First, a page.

My last couple of posts have been about participating in the World Wide WP 5K Challenge. Automattic, the company that developed and maintains WordPress, challenged its bloggers to compete a 5K during the week of October 26 to November 1. They stressed that the 5K could be running, walking, or whatever. The challenge was to encourage its bloggers to get outside and move. They encouraged bloggers to use the “wwwp5k” tag on their posts and to take a picture as they crossed the finish line.
I decided to participate, and to participate by running a 5K, despite the fact–I’m not sure I’ve mentioned this–that I don’t like to run. During the week, I posted updates on my runs, as I attempted to work my way up to 5K.
Since a 5K was a significant challenge for me, I described it as The Epic Athletic Struggle of Fall, and noted that it was taking place at the same time as another epic athletic struggle: the World Series. As a lifelong fan of the Kansas City Royals, the World Series had taken on greater importance to me, and it interacted with my work on this challenge in interesting ways.
Having never been a runner, I started small, but with what was a significant accomplishment for me–about seven-tenths of a mile. I then increased that to 1 mile, and then to 2.5K (about 1.55 miles). The plan was to complete the 5K on Sunday, the last day of the challenge. But on Sunday, a morning Chiefs game, the deciding game of the World Series in the evening, and several other obligations in between kept me from completing the challenge.
So technically, I didn’t complete the challenge during the week of the challenge. But to me, the challenge has never been about a deadline; it’s been about accomplishing something I’ve never done before, and getting activity to support my ongoing efforts to get fit. With this in mind, I set out to complete the challenge on Monday morning.
I started early Monday morning, on four hours’ sleep, having gotten to bed late after celebrating the Royals’ World Series victory. I knew that doubling my previous longest distance would be difficult, but I wanted to try. I ended up completing only about 2.2 miles–nearly a mile short of my goal, and that distance included at least a small amount of walking.
Did I successfully complete my Epic Athletic Struggle of the Fall? By the technical standards of the challenge, no. I took eight days, not seven, and never did complete 3.1 miles (5K) in a single run. But over the eight days, I ran a total of 5.5 miles. Since Automattic emphasized that we could be flexible in how we meet the challenge, I could justify my total over four runs as meeting the 5K requirement.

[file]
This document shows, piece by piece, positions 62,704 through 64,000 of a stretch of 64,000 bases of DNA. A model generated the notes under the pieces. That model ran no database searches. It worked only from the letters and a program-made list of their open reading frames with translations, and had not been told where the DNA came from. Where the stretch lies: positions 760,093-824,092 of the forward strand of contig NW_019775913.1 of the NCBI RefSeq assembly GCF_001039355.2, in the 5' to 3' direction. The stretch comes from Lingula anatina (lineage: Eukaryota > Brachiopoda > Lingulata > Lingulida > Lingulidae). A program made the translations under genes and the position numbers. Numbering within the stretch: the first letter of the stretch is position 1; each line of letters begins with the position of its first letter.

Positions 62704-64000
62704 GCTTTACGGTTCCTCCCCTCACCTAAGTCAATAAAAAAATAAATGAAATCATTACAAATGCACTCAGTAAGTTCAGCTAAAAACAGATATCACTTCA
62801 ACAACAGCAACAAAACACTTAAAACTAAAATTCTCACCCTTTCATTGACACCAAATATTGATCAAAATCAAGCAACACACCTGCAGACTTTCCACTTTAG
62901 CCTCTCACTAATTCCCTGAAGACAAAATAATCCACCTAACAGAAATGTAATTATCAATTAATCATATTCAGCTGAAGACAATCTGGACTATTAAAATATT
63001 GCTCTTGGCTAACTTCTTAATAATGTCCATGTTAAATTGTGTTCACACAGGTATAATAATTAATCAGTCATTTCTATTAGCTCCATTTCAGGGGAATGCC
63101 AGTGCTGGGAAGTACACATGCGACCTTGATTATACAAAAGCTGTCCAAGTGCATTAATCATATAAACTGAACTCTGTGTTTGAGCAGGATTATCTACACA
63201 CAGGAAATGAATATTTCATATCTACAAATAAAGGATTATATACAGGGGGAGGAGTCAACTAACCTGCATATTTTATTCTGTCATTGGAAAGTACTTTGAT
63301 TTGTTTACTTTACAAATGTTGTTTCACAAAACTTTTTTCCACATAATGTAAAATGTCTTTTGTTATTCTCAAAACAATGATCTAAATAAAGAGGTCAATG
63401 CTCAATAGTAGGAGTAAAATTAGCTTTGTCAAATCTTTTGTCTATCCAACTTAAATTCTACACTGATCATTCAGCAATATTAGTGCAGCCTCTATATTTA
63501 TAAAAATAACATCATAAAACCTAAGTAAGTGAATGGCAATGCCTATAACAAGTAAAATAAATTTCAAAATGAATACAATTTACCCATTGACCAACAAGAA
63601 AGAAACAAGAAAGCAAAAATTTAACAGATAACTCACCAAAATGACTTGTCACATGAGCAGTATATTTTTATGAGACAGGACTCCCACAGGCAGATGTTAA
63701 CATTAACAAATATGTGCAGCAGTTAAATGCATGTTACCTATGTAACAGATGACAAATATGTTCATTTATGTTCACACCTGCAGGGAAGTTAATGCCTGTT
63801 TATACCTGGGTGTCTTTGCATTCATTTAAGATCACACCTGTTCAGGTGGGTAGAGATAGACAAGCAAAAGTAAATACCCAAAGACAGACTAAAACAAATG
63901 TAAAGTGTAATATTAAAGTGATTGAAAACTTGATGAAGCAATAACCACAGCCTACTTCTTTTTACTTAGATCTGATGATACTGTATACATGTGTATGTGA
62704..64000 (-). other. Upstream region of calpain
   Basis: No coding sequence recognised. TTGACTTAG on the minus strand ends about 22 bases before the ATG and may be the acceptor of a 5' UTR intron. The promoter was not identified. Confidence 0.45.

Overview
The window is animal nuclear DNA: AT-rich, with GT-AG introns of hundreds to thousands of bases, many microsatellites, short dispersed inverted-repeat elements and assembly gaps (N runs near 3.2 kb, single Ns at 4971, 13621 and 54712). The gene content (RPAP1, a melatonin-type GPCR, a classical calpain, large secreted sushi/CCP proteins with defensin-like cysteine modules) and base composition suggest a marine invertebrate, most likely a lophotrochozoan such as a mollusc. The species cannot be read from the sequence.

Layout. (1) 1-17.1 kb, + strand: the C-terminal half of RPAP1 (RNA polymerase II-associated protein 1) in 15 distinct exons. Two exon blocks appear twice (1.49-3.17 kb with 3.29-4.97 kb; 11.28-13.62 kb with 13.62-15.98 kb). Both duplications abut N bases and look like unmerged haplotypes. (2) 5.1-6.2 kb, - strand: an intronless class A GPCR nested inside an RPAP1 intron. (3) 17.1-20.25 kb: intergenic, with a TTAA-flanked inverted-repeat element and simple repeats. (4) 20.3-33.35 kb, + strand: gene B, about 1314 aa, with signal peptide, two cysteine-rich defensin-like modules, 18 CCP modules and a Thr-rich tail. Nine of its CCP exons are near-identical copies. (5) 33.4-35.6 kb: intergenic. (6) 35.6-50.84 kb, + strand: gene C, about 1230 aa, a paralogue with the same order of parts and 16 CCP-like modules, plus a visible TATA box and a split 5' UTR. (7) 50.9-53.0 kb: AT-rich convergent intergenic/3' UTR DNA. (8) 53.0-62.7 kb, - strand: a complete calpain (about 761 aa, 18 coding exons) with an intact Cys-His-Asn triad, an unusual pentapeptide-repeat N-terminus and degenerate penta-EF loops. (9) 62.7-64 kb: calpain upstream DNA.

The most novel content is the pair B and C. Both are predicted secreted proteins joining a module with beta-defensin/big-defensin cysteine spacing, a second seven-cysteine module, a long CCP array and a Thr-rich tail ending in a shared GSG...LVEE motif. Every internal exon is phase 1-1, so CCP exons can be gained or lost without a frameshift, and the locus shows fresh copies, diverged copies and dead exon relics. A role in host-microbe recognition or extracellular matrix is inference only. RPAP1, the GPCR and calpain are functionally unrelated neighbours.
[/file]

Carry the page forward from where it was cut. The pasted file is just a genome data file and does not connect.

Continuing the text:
Or, I could do that another way. Today–day 9 of the one-week challenge–I met the challenge another way. Today was the parade and civic celebration for the Kansas City Royals, and I was determined to go. My problem: the parade was scheduled to start at noon, and I had a meeting that wouldn’t end until noon. With hundreds of thousands expected to descend upon the two-mile long parade route, parking anywhere near the route was out of the question, especially given my late arrival. I ended up finally finding space just off 33rd Street, one block east of Troost.* I planned on catching the parade near Crown Center, as the southernmost point on the route.
*I know that won’t mean anything to many people, but those who are familiar with Kansas City will recognize how far that is from any point on the parade route.
About halfway through the walk it hit me that I would end up walking (round trip) more than 5K. Had I realized it sooner, I would have tracked it through MapMyWalk. I did have the foresight to check my steps on Fitbit before I began, so that I could subtract that from my total upon returning to my car. I also would check Google Maps later to determine a distance. The results: I accumulated more than 8,000 steps on my trip to and from the parade, and Google Maps showed that I walked about 3.8 miles each way. So this extended walk also exceeded 5K.
And, consistent with the Automattic’s suggestion, here is a picture–not of my finish line–but of the Royals parade at the finish line of their own Epic Athletic Struggle of Fall.
Finally, it is important to add that I haven’t given up on the goal of running a 5K. I’ll continue to add distance throughout November, with the goal of completing the Thanksgiving Day 5K that I mentioned in my first post of this series.
But don’t expect me to like running.